[news article published in Pomona College's The Student Life, Friday, December 11, 1987]
NATO Commander Addresses Claremont
By Alex Linder
Recently resigned NATO commander Bernard Rogers gave an address titled "Disarmament and the Balance of Power" at the Bauer Center on Wednesday, November 18.
As Supreme Commander of Allied forces in Europe, Rogers was directly concerned with the defense-related issues encompassed in the INF treaty, and he spent most of his speech critiquing the treaty and its effect on the NATO-Warsaw Pact balance.
Rogers said that his job was to determine what was best for NATO as a whole. NATO, he pointed out, is made up of fifteen free and independent democracies, many of which are headed by coalitions, making effective leadership frequently difficult.
Rogers also noted that the U.S. and Europe have different sets of concerns. While the U.S. is worried about friction in Europe leading to an American nuclear response, the Europeans oscillate between fear of isolation and getting into an unwanted war.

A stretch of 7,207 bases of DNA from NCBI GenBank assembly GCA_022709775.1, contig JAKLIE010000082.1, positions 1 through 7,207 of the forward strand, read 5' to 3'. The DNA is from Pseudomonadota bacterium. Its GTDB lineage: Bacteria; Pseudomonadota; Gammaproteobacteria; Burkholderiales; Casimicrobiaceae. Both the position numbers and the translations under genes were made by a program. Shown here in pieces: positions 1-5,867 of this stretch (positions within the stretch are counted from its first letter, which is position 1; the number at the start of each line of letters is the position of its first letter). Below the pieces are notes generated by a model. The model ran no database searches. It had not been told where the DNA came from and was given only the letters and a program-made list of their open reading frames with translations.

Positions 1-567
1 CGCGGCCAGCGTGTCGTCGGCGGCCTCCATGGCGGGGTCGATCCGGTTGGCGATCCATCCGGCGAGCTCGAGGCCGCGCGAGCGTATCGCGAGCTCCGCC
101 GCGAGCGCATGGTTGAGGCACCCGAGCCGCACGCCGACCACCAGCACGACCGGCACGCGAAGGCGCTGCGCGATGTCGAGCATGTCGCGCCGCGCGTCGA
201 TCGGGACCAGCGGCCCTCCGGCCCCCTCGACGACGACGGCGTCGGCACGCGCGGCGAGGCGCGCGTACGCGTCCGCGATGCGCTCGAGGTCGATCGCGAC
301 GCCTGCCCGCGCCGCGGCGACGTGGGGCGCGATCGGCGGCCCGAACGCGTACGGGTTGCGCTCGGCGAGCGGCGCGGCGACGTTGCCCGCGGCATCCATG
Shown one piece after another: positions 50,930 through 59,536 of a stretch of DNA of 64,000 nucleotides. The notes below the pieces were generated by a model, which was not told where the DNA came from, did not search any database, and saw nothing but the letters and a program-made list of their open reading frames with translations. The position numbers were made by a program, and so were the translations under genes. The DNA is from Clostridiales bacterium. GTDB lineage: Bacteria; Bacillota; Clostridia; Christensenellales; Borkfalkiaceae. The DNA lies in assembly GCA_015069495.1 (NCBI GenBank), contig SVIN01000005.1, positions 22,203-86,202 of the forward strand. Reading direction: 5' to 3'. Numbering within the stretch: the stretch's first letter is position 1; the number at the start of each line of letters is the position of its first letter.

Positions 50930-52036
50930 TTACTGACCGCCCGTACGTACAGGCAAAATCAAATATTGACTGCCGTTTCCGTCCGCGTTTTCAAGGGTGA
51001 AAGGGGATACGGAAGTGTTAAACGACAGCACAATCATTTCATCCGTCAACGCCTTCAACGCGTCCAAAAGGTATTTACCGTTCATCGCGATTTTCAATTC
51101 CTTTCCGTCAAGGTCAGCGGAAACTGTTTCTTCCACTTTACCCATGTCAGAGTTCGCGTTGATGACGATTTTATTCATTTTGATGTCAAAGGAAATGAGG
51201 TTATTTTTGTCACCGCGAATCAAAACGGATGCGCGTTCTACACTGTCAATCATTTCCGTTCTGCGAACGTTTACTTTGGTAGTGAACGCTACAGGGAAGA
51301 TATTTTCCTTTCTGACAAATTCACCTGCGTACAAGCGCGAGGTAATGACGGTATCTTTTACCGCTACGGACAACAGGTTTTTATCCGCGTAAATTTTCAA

Turning to the Warsaw Pact, Rogers described Pact attempts to intimidate, coerce, and blackmail the nations of the West which are integral to the Pact's long-term goal of world domination by means of an expansionist foreign policy.
"Gorbachev," said Rogers, "does not have the best interests of the West on his priority list." Rogers went on to note that despite glasnost's facade of openness, there have been no "changes of substance in Soviet foreign policy." The Soviet Union continues to devote 17 percent of its GNP to defense, a significantly higher figure than in the U.S. Further, noted Rogers, membership in NATO is voluntary, unlike the Warsaw Pact.
Before addressing the INF treaty specifically, Rogers laid the groundwork concerning the role of NATO and the recent history of arms control. According to him, the U.S. forward deploys over 300,000 American troops in Europe as a measure of our commitment to defend Europe.
Last edited by Alex Linder; December 6th, 2013 at 04:26 PM.